Friday, August 28, 2015

Price on "Health Security" and Mentally Ill Immmigrants

Polly J. Price, Emory University School of Law, has posted Infecting the Body Politic: Observations on Health Security and the 'Undesirable' Immigrant, which will appear in the Kansas Law Review 63 (2015): 917-52:
Sovereign nations may refuse admission to migrants who are either physically or mentally ill or disabled. Nations have commonly preferred an ideal class — the physically and mentally healthy — to the “undesirable” migrant who is unhealthy or disabled. Both exclusions are traditionally justified as a nation’s prerogative to choose its membership. Nations defend exclusionary safeguards by the need to protect their citizens against contagions from the outside world. Immigrants who are physically or mentally disabled do not pose the same threat, but they may require state services and support, what U.S. immigration law terms a “public charge.” Mental illness is a different category altogether, in that public safety may be an issue, in addition to the need for state welfare expenditures.

Mental disorder as a disqualification for entering the U.S., and accordingly disqualification for U.S. citizenship, has a long history. On two notable occasions in the past, Congress has focused specifically on mental health of would-be immigrants — the first decade of twentieth century, and again in the early 1950s. At the same time, state officials desired to rid themselves of “undesirable” non-citizens housed in state institutions. The solution was to collaborate with the federal government to deport them on mental health grounds. In 1926, for example, 796 persons were deported for “insanity” or “epilepsy,” 257 for “other mental conditions,” and 887 as “likely to become a public charge,” out of nearly 11,000 total deportations that year.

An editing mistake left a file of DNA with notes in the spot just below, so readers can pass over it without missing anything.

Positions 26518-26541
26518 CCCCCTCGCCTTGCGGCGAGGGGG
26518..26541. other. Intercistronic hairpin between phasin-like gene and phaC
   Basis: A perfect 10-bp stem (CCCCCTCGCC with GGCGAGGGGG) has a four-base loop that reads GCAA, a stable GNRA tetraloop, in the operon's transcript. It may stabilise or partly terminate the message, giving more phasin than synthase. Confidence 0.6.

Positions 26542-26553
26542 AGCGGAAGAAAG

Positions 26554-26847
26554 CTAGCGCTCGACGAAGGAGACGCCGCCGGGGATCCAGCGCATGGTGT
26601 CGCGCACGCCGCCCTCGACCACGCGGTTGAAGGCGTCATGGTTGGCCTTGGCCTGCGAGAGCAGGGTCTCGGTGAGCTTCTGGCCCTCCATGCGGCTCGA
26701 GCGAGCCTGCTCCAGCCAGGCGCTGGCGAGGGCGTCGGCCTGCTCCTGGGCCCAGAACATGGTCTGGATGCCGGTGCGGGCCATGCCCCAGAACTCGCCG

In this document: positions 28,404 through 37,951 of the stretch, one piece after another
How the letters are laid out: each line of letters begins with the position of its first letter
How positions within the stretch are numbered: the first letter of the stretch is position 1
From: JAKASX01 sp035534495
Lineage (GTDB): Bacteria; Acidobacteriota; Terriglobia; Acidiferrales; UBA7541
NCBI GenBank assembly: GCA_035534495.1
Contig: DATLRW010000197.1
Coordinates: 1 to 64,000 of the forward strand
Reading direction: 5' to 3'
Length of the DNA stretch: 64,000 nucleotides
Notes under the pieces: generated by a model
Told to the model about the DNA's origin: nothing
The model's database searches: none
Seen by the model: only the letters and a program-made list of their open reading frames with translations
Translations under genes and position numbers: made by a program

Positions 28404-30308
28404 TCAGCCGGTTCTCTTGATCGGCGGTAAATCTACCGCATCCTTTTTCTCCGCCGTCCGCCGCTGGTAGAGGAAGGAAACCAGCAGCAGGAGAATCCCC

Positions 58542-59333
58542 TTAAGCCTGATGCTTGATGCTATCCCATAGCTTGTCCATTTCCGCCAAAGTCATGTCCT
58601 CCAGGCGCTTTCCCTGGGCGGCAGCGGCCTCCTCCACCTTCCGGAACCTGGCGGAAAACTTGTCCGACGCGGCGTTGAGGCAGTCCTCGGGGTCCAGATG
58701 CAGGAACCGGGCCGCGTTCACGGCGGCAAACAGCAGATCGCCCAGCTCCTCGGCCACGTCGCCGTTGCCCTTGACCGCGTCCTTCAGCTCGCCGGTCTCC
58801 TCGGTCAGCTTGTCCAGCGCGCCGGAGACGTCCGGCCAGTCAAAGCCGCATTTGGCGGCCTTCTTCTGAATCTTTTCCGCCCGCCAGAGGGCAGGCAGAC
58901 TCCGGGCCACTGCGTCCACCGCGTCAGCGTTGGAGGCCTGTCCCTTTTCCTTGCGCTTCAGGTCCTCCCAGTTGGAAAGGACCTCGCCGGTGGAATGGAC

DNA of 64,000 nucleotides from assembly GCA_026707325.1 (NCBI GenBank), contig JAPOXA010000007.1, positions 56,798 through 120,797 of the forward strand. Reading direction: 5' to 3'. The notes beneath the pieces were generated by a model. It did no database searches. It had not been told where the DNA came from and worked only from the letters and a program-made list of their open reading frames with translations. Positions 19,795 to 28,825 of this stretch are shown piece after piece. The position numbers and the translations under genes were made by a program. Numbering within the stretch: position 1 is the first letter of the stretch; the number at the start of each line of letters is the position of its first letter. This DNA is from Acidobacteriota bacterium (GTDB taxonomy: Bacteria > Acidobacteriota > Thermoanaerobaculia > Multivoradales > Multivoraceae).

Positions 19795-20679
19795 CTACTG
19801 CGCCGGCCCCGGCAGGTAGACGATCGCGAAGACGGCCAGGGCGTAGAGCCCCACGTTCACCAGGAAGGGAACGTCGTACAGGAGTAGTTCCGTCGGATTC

With established interests to protect, the United States along with every other nation imposes constraints on citizenship and migration by self-selection. The screen of “health security” is used to cover policy choices — whether to assume the risk of successfully managing contagious disease; whether to assume the burden of managing mental illness — that have shaped immigration policy for more than a century. The foremost difference is that contagious disease presents a verifiable condition, where mental illness has been defined in such hazy terms as to be applicable to just about anyone — or at least, as Justice Douglas argued, anyone “unpopular.”